The global semiconductor shortage may continue until 2022, Taiwan Semiconductor Manufacturing Co. has warned.
As reported by Bloomsberg, the chipmaker said that the shortages will start to let up in the next quarter. However, Chief Executive C.C. Wei said that the issue will nevertheless potentially persist until 2022 in a conference call to analysts.
Meanwhile, TSMC Chief Financial Officer Wendell Huang said that the company expects around US$30 billion of investments into capacity expansions and upgrades for 2021, with a previous forecast setting the investment amount at US$28 million.
Additionally, TSMC will invest US$100 billion to expand capacity in regards to its fabrication plants, which are running at “over 100% utilization” but still lack the capacity to meet the demands of all of its customers.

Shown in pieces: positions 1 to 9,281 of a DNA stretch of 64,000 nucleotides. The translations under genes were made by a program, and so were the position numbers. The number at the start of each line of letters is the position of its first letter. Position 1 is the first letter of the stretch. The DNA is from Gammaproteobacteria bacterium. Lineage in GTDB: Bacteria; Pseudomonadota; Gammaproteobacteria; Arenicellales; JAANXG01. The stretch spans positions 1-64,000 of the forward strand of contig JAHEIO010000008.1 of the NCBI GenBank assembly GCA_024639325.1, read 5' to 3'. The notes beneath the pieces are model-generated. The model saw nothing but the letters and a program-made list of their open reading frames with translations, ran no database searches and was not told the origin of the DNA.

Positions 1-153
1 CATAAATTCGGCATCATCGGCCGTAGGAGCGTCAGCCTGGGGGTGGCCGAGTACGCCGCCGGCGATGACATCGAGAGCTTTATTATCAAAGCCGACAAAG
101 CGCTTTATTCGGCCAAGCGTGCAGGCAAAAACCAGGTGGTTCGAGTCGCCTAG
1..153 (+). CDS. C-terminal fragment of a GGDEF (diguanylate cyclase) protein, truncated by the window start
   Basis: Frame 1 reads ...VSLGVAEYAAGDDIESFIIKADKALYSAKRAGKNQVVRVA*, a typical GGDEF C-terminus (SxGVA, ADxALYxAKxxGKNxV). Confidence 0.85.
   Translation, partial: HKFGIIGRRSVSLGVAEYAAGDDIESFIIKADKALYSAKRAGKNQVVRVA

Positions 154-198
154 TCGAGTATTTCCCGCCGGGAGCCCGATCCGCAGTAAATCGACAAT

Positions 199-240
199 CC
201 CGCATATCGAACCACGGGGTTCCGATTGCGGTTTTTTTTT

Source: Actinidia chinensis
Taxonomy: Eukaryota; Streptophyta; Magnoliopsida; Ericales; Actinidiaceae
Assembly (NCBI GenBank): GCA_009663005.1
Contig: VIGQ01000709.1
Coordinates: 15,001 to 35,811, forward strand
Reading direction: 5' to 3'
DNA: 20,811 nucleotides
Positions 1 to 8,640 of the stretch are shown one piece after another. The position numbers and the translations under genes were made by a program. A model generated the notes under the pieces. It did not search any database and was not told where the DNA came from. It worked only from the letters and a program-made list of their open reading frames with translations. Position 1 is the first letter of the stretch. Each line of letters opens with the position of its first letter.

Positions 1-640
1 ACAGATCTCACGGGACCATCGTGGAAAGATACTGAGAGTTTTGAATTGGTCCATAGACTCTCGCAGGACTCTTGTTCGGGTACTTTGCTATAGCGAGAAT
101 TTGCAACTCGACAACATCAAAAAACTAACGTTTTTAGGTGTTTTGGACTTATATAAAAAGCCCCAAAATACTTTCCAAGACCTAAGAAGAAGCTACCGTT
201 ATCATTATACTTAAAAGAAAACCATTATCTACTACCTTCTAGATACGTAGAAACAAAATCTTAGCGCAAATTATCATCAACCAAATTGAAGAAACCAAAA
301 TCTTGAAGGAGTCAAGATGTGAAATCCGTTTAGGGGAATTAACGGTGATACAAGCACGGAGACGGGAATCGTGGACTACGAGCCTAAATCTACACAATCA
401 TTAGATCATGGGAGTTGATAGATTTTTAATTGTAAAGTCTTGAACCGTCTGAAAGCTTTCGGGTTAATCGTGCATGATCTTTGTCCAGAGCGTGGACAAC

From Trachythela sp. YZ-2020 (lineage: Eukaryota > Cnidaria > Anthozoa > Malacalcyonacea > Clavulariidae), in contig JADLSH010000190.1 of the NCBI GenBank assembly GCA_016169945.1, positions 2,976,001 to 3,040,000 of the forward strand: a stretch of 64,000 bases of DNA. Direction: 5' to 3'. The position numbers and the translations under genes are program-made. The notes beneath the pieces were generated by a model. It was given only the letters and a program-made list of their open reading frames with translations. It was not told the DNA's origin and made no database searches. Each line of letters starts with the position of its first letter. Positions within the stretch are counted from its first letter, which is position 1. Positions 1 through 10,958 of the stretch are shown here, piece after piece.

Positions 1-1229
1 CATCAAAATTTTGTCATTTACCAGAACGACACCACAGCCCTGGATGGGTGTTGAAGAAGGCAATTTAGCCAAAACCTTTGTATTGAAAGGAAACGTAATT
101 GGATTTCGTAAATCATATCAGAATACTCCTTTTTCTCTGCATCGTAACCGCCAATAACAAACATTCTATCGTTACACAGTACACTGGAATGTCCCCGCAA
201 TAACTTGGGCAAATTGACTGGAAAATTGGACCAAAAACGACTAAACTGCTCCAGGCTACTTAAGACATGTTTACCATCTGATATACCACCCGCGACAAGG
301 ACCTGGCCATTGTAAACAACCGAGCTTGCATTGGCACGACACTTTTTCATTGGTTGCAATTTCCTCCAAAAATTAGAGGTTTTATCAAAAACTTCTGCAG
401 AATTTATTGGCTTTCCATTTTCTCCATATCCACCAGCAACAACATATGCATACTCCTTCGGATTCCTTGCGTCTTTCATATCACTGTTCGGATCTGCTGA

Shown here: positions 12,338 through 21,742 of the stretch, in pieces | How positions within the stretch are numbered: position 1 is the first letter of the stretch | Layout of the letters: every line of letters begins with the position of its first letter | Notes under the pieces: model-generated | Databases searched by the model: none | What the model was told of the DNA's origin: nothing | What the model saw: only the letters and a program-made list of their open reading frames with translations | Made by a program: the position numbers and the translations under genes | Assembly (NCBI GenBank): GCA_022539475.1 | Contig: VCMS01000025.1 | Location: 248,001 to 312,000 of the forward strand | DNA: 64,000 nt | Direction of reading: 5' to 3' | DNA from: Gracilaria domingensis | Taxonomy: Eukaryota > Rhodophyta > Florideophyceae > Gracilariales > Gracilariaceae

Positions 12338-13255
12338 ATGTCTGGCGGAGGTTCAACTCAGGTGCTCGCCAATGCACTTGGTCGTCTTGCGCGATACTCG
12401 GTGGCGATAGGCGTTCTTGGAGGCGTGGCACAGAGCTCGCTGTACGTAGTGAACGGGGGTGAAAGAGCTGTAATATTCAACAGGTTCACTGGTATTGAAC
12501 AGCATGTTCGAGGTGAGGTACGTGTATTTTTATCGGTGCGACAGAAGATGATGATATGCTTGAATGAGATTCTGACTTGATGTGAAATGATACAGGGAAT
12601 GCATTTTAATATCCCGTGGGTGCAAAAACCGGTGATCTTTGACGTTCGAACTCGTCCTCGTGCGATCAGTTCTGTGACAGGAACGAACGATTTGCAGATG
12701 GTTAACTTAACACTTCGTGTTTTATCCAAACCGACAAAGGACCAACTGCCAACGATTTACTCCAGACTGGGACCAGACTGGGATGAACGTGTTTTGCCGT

“We see the demand continue to be high,” said Wei. “In 2023, I hope we can offer more capacity to support our customers. At that time, we’ll start to see the supply chain tightness release a little bit.”
TSMC isn’t the only party to warn of the chip shortage lasting beyond 2021. Nikkei reported Foxconn as saying that the issue is “likely to extend to at least the second quarter of next year”, while the Washington Post reported Intel as saying, ““I think this is a couple of years until you are totally able to address it. It just takes a couple of years to build capacity.”
In the US, the issue has caught the attention of the Biden administration, with President Biden recently attending the Virtual CEO Summit on Semiconductor and Supply Chain Resilience.